In the case of country music’s forever queen, what you see is pretty much what you get — well, sort of. Dolly Parton is opening up in a new documentary exploring her life, and the icon understands some people might take one look at her and assume she’s “artificial” through and through. But this is Dolly, y’all. While we can’t imagine she’ll ever strip down to her bare face in public, the famously flashy singer promises to bare her authentic self in the upcoming special honoring her illustrious career.
Biography: Dolly will actually be part of a trilogy produced by A&E to shine a light on some of the most memorable figures in country music: Parton (obviously), Willie Nelson and Kenny Rodgers. And, sure, we’ll tune in to learn more about Nelson and Rodgers, too. However, we’d be lying if we said we weren’t most excited to spend a little quality time discovering things we never knew about Mrs. “9 to 5” herself.
In a clip for the documentary, which premieres April 12, Parton seems forthcoming and candid. “I wanted to be seen, I wanted to be recognized, I wanted to be a star,” she says in the documentary intro, later adding, “I know I look artificial, but I might surprise you. I’m totally real inside.”
Of course, this isn’t the first time Parton has alluded to her not-so-subtle style — she’s a rare breed, god love her. She’s not shy about the fact that she modeled her look after the town tramp where she grew up. She’s also joked, “It takes a lot of money to look as cheap as I do.” Admittedly, we adore her rhinestone-bedazzled-and-shellacked-outside. Still, we’re eager to get to that “totally real” inside, too.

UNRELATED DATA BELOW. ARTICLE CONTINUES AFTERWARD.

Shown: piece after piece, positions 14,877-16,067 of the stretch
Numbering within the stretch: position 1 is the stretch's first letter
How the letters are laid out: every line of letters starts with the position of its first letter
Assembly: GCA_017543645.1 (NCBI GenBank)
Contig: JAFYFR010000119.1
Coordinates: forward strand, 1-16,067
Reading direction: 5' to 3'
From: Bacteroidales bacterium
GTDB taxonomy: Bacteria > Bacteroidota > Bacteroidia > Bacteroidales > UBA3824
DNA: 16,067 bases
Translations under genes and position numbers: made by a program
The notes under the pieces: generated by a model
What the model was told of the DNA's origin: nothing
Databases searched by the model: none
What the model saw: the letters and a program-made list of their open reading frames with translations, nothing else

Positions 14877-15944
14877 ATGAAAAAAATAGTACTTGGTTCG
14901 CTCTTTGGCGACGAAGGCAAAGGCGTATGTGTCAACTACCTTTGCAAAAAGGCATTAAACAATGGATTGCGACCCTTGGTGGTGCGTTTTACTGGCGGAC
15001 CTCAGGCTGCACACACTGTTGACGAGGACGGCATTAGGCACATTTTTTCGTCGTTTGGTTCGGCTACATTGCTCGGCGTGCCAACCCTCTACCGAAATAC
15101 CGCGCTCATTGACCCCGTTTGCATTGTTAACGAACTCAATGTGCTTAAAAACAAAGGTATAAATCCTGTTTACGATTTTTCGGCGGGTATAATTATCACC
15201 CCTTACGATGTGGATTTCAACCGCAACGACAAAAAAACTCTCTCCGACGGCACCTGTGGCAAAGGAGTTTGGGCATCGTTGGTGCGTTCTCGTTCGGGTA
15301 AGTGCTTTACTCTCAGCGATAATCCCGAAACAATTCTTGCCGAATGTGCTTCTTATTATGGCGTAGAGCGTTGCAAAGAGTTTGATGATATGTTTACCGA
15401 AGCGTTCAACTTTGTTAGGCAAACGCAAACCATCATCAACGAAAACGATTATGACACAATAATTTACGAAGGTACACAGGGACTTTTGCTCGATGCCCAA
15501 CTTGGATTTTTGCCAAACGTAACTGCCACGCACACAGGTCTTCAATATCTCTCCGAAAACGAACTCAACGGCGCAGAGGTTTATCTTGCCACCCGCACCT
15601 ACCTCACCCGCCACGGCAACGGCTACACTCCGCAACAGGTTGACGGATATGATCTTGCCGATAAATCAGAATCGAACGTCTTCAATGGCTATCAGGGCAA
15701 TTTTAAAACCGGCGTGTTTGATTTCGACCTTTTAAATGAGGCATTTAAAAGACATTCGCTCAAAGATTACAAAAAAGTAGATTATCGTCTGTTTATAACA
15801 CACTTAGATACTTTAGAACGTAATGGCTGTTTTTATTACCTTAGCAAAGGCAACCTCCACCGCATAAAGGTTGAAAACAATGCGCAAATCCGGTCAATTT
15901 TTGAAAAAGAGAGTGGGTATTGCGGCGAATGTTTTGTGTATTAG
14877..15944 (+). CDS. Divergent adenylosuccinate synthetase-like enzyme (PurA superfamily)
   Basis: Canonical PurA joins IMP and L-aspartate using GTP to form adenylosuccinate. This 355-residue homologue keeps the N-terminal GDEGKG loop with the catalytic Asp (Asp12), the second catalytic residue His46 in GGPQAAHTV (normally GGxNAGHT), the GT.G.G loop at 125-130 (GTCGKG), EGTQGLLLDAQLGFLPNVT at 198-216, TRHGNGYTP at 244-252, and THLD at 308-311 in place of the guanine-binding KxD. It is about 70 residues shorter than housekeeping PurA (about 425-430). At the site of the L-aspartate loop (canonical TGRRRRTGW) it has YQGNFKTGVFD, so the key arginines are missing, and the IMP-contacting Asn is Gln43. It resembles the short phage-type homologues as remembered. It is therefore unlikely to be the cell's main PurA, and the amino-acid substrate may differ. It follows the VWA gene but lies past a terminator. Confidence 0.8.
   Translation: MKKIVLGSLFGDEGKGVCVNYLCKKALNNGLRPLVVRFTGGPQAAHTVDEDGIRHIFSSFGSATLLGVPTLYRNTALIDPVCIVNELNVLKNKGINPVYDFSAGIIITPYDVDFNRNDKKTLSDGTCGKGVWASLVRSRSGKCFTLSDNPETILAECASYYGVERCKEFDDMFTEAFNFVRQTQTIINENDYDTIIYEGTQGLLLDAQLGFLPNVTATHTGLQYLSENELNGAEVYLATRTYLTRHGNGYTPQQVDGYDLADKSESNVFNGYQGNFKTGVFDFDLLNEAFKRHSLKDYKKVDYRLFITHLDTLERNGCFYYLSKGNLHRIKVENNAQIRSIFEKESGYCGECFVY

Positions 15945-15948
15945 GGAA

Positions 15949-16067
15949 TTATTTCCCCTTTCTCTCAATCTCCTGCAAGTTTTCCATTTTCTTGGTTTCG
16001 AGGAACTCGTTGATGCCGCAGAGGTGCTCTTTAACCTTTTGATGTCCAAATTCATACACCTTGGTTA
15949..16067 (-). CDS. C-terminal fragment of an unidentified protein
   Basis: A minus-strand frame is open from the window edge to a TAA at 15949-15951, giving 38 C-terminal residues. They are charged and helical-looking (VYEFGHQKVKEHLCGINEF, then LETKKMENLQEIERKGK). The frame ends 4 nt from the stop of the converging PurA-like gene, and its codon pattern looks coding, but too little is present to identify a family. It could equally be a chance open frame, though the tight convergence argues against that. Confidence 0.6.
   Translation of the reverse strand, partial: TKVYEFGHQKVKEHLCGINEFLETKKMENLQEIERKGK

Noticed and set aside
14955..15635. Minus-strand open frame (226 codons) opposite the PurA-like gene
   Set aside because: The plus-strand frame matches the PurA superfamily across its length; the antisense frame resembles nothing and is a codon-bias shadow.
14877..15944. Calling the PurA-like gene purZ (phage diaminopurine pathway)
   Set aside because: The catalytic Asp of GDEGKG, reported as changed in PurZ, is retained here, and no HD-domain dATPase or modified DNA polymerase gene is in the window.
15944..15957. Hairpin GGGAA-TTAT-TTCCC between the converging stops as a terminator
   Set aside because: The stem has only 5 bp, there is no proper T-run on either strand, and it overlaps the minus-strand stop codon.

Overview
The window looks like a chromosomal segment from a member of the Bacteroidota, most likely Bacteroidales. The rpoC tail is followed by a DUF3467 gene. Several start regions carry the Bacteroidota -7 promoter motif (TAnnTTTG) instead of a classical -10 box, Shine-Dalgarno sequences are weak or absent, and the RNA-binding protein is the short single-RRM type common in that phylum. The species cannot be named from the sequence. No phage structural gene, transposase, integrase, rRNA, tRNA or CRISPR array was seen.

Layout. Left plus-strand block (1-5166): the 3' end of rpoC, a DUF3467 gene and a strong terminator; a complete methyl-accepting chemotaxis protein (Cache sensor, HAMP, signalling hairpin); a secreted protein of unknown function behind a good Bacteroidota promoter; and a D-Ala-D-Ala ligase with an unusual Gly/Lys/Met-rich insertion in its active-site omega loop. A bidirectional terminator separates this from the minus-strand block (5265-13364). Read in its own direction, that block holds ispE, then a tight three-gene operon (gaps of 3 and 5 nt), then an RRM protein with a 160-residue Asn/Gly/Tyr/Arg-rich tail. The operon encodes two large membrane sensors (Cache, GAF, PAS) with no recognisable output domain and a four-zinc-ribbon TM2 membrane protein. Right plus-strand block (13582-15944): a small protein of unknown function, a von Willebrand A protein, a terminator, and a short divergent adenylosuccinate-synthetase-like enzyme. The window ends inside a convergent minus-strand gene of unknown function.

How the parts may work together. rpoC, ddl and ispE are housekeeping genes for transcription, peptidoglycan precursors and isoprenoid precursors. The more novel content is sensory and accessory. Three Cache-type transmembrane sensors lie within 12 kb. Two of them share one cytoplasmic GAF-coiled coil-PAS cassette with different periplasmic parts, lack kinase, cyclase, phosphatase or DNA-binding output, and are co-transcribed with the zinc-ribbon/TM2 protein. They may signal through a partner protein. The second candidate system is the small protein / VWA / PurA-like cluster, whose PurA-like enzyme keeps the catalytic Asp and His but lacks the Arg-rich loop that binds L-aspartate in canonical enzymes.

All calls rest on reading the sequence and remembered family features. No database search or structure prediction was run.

Other aspects of Parton’s upcoming special that have us setting our DVRs? Jane Fonda emphasizes, “You underestimate Dolly at your peril.” Linda Perry marvels, “She’s mastered how to be a woman and succeed in this business.” The documentary will further feature exclusive conversations about Parton with stars like Chris Stapleton, Kylie Minogue, Lily Tomlin and more.
TBH, it never gets old hearing how Parton climbed out of childhood poverty in Tennessee’s Appalachian Mountain region to become one of country music’s most beloved and accomplished personalities. Since she’s clearly personally involved in this special, it’s probably that she’ll share new details about her journey.
Plus, you know the documentary will be chock-full of her classics — think “Jolene,” “Coat of Many Colors,” “Here You Come Again” and, hey, we’d be happy if they squeeze in as many hits from Parton’s musical catalog as possible.
Watch Biography: Dolly on Sunday April 12 at 8 p.m. EST on A&E.
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